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Pro-Life Or Pro-Women’s Rights?
Bijayalaxmi Nanda

Since 1991, Census figures have been registering a sharp decline in the child sex ratio in India. At present, it stands at an all-time low of 918 girls per 1000 boys in the 0-6 age group. This alarming trend, which is being attributed to sex determination followed by gender biased sex selection, is visible across the country and is a cause of concern for researchers, activists and policy-makers alike. Although the Pre-Conception and Pre-Natal Diagnostic Techniques (Prohibition of Sex Selection) Act, 1994, and the Medical Termination of Pregnancies Act, 1971, are the two legislations that regulate the sex determination and abortion separately, today, there is clearly a divided opinion, particularly on the issue of the strict implementation of the PCPNDT Act. The writer, who specialises in Political Theory and Gender Studies and is the founder and Campaign Coordinator of the Campaign Against Pre-birth Elimination of Females (CAPF), takes a look at the arguments from both sides to come up with a few suggestions that can help bridge the gap between rhetoric and reality.

‘Laws are not necessarily the only way to resolve the issue of daughter aversion in India. Countering patriarchy by providing education, productive employment, mobility and security need to be kept in mind.’

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 WFS Ref: OPIO318 1050 words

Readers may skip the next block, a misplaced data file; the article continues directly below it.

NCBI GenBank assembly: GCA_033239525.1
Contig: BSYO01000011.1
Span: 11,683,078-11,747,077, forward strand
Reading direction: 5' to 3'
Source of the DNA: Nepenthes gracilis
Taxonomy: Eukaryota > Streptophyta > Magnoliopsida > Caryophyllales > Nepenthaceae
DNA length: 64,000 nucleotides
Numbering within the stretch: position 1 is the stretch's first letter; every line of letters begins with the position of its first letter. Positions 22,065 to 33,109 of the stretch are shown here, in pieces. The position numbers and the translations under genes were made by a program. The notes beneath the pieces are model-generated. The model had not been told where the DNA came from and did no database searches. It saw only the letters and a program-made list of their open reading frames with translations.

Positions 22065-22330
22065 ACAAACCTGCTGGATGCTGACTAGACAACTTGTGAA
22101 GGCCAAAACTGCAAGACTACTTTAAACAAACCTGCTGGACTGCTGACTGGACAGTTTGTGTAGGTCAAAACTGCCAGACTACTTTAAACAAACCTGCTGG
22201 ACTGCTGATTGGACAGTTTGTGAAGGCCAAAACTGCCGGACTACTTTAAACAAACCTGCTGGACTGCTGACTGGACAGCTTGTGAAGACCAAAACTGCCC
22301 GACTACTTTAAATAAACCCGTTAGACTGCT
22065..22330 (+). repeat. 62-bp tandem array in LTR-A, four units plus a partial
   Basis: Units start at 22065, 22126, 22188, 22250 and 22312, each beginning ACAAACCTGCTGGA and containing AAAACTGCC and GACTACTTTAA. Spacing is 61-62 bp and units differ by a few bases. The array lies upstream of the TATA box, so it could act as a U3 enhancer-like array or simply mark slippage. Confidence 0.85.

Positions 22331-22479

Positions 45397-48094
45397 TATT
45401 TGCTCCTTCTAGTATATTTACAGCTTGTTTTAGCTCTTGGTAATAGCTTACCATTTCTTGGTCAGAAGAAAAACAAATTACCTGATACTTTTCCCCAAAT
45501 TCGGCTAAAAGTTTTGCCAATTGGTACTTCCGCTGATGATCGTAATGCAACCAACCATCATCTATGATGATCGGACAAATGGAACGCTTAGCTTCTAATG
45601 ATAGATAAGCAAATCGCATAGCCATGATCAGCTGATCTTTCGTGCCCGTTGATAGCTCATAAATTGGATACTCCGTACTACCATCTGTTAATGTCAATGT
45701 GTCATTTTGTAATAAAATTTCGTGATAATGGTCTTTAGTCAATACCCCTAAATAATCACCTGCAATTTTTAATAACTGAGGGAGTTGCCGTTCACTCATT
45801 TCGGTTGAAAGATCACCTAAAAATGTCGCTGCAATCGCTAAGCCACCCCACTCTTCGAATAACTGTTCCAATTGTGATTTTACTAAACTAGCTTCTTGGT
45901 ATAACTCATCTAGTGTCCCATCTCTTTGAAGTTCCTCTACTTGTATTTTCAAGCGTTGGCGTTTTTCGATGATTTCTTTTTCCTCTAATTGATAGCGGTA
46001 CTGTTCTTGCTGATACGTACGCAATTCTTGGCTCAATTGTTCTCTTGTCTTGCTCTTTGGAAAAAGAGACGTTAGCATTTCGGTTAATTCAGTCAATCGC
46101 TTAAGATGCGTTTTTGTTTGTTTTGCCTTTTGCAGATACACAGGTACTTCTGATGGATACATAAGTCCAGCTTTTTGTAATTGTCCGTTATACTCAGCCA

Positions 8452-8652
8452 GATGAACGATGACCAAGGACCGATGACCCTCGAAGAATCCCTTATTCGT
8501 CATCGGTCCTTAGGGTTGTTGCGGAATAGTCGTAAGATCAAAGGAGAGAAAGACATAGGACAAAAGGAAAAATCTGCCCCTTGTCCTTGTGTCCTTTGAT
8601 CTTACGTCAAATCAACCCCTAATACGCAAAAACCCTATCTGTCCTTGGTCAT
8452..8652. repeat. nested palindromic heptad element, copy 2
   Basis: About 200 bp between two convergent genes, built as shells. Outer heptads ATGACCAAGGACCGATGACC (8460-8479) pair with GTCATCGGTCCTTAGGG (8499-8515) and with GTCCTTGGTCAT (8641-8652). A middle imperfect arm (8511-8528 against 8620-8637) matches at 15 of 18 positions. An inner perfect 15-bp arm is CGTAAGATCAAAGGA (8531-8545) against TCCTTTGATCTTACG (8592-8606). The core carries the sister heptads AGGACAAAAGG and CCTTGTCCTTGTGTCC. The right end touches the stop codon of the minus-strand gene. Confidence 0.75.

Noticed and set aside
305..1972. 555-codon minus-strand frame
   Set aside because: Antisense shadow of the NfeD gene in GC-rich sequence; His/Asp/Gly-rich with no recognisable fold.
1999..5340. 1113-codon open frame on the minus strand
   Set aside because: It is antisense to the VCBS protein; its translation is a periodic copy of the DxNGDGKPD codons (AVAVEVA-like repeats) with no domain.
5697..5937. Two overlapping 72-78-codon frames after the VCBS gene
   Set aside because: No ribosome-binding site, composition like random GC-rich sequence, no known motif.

India
Busting Food Myths To Stay Fit

Search for a ‘healthy diet’ and you will get about 136,000,000 results on Google and around 24,142 papers on PubMed, a peer-reviewed medical literature. A search for ‘obesity’ will show 22,400,000 results on the search engine and 191,696 papers on PubMed. For weight loss, you will probably find 422,000,000 results on the net and roughly 95,014 papers. Clearly, at the click of a mouse one can find many tips on achieving that illusive healthy lifestyle. But how does one make sense of all the available information? In ‘Our Kid Eats Everything! Get Your Children To Eat Right Without A Fight’, health and nutrition expert Neelanjana Singh draws on her knowledge and decades of experience to create a simple nutrition guide that gives valuable insights into everything, from buying the right kind of foods to methods of storing and cooking, among other tips and recipes. In this excerpt, learn all about reading food labels properly to make informed food choices.

‘At time, the nutritional information provided to consumers is slanted so as to make it appealing. … Although one serving of granola bar contains oats, honey and raisins, it also contains more sugar than traditional glazed doughnuts!’

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 WFS Ref: INDO320 1000 words


India
Family Planning Lessons From Muslim Teens
Ajitha Menon

Ziratunnisa Khatun, 14, is an exceptional young woman. Apart from her studies, the one activity that she is really passionate about is going door-to-door in her Nooniya Basti, which falls under Mahingaon gram panchayat in Bihar’s Kishanganj district, talking to women about family planning, safe motherhood and the importance of eating nutritious meals. As part of her mission, she carries around with her samples of contraceptive pills, Copper T and condoms to show women how they can be used and tell them about the merits of keeping at least a five-year gap between children to ensure their health and well-being. Whereas, initially, the women used to be shocked at her “audacious” behaviour – how could an unmarried girl talk freely about sex and contraception – today, two years on, they have shed their hostility and share their concerns and questions without inhibition. Ziratunnisa is part of a group of committed girls, who belong to a conservative Shershabadi community, but have successfully managed to break the barriers of age and tradition to lead a campaign advocating for family planning.